As you continue to grow, the New International Version (NIV), English Standard Version (ESV), or Christian Standard Bible (CSB) can also be very helpful.

I would advise that you invest in a “Study Bible” version of one of these translations. This means that your Bible will help you study by including:

  • comprehensive footnotes which tell you more about the selection of specific words and cross-references to other similar passages
  • study notes which explain difficult passages or concepts and which provide further clarifying information
  • articles, maps and diagrams to help you broaden your understanding of ancient cultures, themes and textual meanings.

Recommendations

  • The NIV Zondervan Study Bible, General Editor, D.A. Carson
  • The Crossway ESV Study Bible
  • The NLT Illustrated Study Bible by Tyndale House Publishers

An intelligent monk named Thomas Merton said that the Bible can be challenging, but it “is meant to challenge our intelligence, not insult it.” That’s why we should engage our minds in the use and study of the Bible. Find a good translation, and begin (or continue) your journey. The reward is beyond measure.

I truly feel that the more you get into God’s word, the more God’s word gets into you.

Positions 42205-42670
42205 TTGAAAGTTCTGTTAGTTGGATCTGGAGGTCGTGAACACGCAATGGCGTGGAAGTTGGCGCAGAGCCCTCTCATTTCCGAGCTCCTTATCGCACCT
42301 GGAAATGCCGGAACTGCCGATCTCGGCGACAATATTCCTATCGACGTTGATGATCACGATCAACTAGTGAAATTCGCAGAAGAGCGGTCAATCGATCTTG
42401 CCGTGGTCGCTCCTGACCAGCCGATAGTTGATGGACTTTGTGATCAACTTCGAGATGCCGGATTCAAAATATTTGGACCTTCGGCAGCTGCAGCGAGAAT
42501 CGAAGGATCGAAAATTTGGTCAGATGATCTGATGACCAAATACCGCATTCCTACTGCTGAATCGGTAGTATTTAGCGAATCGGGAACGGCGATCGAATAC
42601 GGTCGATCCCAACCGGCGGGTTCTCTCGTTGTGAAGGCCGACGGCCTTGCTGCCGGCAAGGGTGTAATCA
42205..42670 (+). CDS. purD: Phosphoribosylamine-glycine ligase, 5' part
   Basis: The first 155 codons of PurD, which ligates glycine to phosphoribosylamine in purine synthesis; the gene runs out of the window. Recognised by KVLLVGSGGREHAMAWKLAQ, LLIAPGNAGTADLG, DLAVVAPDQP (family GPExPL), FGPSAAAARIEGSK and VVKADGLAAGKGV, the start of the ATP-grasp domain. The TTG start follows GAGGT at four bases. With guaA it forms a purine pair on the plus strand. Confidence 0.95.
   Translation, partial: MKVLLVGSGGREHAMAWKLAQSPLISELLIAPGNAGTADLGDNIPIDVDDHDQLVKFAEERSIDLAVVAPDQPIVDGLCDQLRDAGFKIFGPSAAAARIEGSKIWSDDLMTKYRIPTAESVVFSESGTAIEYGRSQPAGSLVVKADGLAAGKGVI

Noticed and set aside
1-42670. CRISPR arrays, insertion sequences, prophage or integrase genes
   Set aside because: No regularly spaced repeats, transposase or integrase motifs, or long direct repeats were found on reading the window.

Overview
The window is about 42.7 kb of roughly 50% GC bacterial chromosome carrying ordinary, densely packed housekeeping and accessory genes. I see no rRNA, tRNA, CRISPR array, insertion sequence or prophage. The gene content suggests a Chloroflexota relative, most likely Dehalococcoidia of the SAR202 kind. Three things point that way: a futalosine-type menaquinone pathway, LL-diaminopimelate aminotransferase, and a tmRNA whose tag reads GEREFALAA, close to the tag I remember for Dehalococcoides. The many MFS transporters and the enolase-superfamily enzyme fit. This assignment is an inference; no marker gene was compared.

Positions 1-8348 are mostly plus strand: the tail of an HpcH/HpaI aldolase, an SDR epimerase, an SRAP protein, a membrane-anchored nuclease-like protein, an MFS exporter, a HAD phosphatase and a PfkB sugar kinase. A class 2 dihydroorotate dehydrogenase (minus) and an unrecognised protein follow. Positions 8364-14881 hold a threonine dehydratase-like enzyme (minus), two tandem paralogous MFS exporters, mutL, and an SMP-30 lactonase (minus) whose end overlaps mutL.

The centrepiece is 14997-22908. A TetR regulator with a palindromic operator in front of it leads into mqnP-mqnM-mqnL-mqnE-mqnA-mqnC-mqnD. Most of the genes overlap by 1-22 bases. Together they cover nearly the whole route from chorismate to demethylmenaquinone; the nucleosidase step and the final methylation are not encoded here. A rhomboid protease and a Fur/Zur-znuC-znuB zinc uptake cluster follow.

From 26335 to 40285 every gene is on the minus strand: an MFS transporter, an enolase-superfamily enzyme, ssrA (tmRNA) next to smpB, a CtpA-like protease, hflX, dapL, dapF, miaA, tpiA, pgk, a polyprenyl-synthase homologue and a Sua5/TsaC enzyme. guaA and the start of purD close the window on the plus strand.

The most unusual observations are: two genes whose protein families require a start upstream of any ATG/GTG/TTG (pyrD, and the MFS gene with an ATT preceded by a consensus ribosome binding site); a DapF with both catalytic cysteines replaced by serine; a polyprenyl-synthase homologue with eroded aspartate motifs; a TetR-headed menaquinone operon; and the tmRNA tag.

I hope this has been helpful. If you have any questions, please let me know!

  • Sign up for my free daily 1-minute email devotional called ‘Up!’ here!

7 comments

  1. Good post. A couple of quick thoughts:
    1 – Is there any reason you avoid the NET Bible? It’s one of my personal favorites for study and I find the translators notes and study notes particularly useful on many occasions.
    2 – I disagree with you somewhat on your definition of a paraphrase translation. I feel like what you’re talking about is extremely loose dynamic equivalence. A true paraphrase is a re-rendering of an established translation like The Living Bible is to the ASV.

    Liked by 1 person

    1. Hi Aaron, thanks for the note! I didn’t intentionally exclude the NET Bible; it’s just not one on my shelf. But I’ll look it up based on what you said! In terms of point #2, I’m not sure there’s a widely agreed definition of paraphrase — and perhaps I should have used an example other than The Message because as I mention in the post it is, in my opinion, beyond a paraphrase — it’s more a ‘rendering’ of sorts. I like how Peterson is very familiar with the languages of the manuscripts; what I don’t like is when Bibles base a ‘translation’ on another translation. I think it’s incumbent upon translator(s) to be working with the oldest and most reliable manuscript traditions.